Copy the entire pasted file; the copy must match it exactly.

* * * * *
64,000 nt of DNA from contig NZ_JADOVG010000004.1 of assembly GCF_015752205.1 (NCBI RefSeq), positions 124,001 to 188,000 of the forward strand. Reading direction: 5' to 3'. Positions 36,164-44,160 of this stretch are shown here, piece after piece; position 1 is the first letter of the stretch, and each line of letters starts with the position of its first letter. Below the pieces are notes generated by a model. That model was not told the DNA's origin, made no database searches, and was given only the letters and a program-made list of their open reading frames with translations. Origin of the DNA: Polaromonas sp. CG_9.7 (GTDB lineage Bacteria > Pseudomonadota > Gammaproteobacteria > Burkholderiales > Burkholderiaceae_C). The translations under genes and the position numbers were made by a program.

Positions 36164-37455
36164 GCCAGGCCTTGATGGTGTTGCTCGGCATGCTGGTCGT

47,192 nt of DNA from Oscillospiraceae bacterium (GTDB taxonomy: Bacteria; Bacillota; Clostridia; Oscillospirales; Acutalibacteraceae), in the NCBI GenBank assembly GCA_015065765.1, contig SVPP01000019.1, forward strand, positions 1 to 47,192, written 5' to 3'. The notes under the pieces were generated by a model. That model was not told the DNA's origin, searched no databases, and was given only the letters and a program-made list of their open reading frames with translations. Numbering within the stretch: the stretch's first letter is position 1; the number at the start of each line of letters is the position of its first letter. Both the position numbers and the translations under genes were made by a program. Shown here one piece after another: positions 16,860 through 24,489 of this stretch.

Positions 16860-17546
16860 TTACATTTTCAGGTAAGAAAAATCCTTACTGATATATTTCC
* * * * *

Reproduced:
64,000 nt of DNA from contig NZ_JADOVG010000004.1 of assembly GCF_015752205.1 (NCBI RefSeq), positions 124,001 to 188,000 of the forward strand. Reading direction: 5' to 3'. Positions 36,164-44,160 of this stretch are shown here, piece after piece; position 1 is the first letter of the stretch, and each line of letters starts with the position of its first letter. Below the pieces are notes generated by a model. That model was not told the DNA's origin, made no database searches, and was given only the letters and a program-made list of their open reading frames with translations. Origin of the DNA: Polaromonas sp. CG_9.7 (GTDB lineage Bacteria > Pseudomonadota > Gammaproteobacteria > Burkholderiales > Burkholderiaceae_C). The translations under genes and the position numbers were made by a program.

Positions 36164-37455
36164 GCCAGGCCTTGATGGTGTTGCTCGGCATGCTGGTCGT

47,192 nt of DNA from Oscillospiraceae bacterium (GTDB taxonomy: Bacteria; Bacillota; Clostridia; Oscillospirales; Acutalibacteraceae), in the NCBI GenBank assembly GCA_015065765.1, contig SVPP01000019.1, forward strand, positions 1 to 47,192, written 5' to 3'. The notes under the pieces were generated by a model. That model was not told the DNA's origin, searched no databases, and was given only the letters and a program-made list of their open reading frames with translations. Numbering within the stretch: the stretch's first letter is position 1; the number at the start of each line of letters is the position of its first letter. Both the position numbers and the translations under genes were made by a program. Shown here one piece after another: positions 16,860 through 24,489 of this stretch.

Positions 16860-17546
16860 TTACATTTTCAGGTAAGAAAAATCCTTACTGATATATTTCC